Researchers at a university in Lithuania have developed software that lets pilots know if conditions will result in a compromized takeoff.
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Researchers at Kaunas University of Technology (KTU) in Lithuania have developed assisstive software to aid the pilot during takeoff. Takeoff is the point at which most fatal aviation incidents occur. This, the researchers argue, is because although there are many protocols in place designed to ensure a safe takeoff (based on aircraft size and weight, runway length, wind speed and direction), the pilot currently has no way of knowing all these factors in real-time and context. If the protocols haven’t accounted for a sudden shift in conditions, requiring the pilot to make rapid, manual judgement calls, the pilot might not have all the information required to make a truly informed decision. This is especially true for civilian aircrafts, where much more of the takeoff procedure is down to pilot judgement.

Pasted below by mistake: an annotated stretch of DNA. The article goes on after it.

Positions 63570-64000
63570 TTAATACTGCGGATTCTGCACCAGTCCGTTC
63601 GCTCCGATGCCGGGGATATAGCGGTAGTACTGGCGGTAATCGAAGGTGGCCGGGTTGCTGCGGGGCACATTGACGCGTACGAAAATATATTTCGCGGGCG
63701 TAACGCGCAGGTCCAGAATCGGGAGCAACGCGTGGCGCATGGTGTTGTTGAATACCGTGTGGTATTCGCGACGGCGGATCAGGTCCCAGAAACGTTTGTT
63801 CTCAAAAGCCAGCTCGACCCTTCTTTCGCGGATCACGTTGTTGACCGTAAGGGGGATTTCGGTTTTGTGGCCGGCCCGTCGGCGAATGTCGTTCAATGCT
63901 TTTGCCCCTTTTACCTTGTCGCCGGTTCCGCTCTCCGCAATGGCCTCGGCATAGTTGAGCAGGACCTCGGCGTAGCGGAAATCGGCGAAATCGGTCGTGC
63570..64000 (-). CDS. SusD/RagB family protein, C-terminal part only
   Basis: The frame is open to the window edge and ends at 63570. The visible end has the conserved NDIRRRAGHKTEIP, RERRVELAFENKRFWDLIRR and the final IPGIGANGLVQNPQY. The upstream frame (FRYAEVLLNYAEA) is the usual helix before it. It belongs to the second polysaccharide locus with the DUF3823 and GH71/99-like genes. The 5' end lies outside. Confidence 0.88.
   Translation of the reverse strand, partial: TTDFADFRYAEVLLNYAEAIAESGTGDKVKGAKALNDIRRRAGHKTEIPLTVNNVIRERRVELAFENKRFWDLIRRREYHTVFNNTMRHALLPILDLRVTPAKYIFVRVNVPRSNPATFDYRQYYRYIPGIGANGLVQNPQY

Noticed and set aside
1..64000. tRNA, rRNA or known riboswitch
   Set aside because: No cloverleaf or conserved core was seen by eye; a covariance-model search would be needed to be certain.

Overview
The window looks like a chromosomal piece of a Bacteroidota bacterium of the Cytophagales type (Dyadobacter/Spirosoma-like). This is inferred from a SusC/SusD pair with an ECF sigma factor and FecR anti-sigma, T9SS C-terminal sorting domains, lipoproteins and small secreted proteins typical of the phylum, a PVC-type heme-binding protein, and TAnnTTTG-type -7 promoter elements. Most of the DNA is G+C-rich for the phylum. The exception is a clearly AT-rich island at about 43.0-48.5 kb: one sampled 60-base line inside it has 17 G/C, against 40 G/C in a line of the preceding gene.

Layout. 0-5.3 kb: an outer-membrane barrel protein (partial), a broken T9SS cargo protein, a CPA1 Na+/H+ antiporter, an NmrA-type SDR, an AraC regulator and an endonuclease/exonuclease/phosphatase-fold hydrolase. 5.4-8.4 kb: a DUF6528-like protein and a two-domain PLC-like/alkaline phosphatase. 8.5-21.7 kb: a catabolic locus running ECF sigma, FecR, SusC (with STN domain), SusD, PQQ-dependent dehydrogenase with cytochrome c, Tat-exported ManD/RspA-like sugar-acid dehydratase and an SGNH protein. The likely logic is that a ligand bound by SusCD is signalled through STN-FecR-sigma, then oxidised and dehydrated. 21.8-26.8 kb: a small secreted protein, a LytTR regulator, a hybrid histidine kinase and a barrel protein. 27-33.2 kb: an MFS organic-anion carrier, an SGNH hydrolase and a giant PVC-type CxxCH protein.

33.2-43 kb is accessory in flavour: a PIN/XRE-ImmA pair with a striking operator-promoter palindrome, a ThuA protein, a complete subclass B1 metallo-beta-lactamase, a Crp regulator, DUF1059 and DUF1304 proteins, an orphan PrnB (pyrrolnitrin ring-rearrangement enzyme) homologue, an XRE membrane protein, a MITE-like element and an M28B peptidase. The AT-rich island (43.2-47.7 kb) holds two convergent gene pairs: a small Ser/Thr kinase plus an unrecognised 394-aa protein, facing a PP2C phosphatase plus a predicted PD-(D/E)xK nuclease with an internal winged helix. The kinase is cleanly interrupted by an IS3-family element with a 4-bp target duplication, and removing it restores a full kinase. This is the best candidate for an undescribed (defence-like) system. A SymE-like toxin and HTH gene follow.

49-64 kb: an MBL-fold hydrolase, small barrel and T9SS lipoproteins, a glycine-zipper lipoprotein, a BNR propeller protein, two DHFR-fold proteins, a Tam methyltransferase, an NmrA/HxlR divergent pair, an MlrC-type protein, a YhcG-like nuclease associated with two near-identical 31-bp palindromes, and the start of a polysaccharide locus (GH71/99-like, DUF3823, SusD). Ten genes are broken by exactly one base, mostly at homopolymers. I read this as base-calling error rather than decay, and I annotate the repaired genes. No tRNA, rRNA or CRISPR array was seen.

The team from KTU designed a device that requires the pilot to input five additional sets of data into their takeoff calculations. This will create a ‘factual speed’ of the aircraft during takeoff. This will be compared to the known necessary speed required for successful takeoff. If the device predicts that the aircraft will not reach necessary takeoff speed before running out of runway, the pilot will be notified via an alarm. This alarm will sound while there is still enough time for the pilot to safely abort takeoff.
The device has been designed primarily with small, private aircrafts in mind. However, it should be easily scalable to the largest commercial aircraft, such as Boeing. The team are currently looking for partners to test the prototype.
While most of our aviation industry coverage centers on drone taxis and other autonomous systems, there’s still plenty of room for innovation within and around air travel. We’ve seen an app that facilitates personalized support for disabled travelers and another app that uses geolocation to simplify travel insurance. What other aspects of air travel could be ripe for innovation?